Ka‘u is the largest district in Hawaii and the southernmost. Historically, it is important as the most likely landing area for the first Hawaiians and the location of the first settlement. It was the location of some of the last battles for control of Hawaii island, and the decision of Ka‘u’s last ali‘i, Keoua Ku‘ahu‘ula, to agree to a meeting with Kamehameha – which he believed would lead to his death – was a crucial event in the creation of a unified Hawaiian kingdom.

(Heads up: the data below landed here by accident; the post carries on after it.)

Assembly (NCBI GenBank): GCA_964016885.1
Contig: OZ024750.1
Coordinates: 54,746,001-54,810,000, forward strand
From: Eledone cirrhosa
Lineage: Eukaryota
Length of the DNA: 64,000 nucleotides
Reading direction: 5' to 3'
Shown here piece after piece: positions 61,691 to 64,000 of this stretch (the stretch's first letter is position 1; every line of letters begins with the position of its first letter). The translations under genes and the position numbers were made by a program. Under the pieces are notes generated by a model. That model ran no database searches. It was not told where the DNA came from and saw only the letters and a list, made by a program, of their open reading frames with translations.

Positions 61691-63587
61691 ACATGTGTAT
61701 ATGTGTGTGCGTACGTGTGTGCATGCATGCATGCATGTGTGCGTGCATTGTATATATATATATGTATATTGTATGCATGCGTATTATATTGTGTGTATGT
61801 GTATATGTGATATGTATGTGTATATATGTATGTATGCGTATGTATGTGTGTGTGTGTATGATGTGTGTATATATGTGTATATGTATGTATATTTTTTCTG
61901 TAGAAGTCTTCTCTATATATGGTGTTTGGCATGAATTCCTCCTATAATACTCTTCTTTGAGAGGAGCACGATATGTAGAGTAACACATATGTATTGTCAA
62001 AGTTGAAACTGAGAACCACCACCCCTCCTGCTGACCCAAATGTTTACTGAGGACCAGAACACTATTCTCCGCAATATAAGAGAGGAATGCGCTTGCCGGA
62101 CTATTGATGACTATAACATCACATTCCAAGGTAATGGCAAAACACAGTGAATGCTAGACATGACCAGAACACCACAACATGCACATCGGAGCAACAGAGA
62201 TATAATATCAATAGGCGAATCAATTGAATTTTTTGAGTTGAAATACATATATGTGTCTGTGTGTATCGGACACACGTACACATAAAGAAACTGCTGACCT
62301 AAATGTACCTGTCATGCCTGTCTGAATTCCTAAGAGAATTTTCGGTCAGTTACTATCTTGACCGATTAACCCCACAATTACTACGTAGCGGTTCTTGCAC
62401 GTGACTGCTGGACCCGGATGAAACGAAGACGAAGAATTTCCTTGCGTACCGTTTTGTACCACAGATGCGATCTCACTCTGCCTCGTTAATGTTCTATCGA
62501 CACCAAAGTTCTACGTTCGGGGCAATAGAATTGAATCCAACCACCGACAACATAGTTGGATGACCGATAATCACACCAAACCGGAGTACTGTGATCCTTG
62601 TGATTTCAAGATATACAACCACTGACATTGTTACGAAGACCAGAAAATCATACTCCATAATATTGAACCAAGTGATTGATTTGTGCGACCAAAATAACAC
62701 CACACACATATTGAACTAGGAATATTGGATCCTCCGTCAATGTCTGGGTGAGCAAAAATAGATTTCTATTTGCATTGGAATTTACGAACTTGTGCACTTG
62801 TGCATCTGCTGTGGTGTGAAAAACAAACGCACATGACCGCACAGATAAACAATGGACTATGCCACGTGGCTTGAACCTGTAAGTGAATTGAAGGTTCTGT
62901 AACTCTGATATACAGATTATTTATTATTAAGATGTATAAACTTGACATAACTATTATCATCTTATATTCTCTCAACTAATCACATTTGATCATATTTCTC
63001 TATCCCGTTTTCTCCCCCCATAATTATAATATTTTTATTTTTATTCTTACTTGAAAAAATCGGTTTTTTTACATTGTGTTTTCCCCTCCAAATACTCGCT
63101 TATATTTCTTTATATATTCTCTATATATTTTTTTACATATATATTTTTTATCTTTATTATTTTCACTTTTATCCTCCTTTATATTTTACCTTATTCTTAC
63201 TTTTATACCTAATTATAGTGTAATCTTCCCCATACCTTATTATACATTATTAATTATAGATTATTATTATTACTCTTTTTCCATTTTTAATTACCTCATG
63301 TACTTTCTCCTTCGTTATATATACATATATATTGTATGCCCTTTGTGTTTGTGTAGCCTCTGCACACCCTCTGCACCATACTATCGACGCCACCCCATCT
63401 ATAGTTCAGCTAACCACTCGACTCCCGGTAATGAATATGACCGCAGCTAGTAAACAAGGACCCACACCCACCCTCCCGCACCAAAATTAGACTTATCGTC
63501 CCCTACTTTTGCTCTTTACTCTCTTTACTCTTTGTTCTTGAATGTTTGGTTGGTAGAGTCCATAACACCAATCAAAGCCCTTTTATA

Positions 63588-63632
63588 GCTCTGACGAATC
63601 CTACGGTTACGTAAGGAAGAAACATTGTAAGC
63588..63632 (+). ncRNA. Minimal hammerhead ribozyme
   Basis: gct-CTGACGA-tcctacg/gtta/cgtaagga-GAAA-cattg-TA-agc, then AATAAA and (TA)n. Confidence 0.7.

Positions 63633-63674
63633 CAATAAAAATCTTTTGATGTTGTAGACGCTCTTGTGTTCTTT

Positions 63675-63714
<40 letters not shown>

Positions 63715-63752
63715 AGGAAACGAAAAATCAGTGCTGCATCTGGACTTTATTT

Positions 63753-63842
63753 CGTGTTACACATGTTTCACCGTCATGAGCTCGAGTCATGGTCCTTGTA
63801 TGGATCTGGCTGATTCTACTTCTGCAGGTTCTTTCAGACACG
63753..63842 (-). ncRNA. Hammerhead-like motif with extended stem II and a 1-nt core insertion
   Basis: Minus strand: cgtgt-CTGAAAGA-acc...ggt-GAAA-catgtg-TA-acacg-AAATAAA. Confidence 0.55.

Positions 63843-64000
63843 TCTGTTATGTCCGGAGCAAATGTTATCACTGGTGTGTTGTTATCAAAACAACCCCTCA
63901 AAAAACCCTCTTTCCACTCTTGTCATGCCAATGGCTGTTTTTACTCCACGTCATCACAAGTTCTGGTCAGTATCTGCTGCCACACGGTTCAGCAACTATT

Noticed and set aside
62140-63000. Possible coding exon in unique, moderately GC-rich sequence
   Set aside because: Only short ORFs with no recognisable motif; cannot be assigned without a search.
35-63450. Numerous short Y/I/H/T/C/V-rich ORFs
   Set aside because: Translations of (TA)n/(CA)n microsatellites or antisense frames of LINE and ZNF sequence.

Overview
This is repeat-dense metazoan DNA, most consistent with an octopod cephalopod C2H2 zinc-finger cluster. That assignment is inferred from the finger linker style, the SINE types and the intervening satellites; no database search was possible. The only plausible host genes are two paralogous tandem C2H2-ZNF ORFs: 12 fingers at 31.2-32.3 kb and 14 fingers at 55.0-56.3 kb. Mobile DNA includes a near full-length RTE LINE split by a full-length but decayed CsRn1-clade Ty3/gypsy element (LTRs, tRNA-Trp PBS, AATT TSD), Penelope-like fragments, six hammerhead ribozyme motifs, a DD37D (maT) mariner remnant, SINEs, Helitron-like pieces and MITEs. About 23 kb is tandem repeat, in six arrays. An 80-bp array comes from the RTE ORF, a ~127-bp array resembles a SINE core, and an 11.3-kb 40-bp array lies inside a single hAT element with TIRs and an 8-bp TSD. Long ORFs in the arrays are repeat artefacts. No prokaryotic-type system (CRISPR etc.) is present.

After Western contact, the sugar industry dominated the economy of Ka‘u, and ranching was also important. Although the sugar industry closed in 1996, the rural character has been maintained, and Ka‘u now enjoys some of the longest stretches of undeveloped highway and coastline in the state. The appeal of the district’s natural beauty owes much to the Kilauea and Mauna Loa volcanoes, and Ka‘u has a unique location between two segments of Hawaii Volcanoes National Park.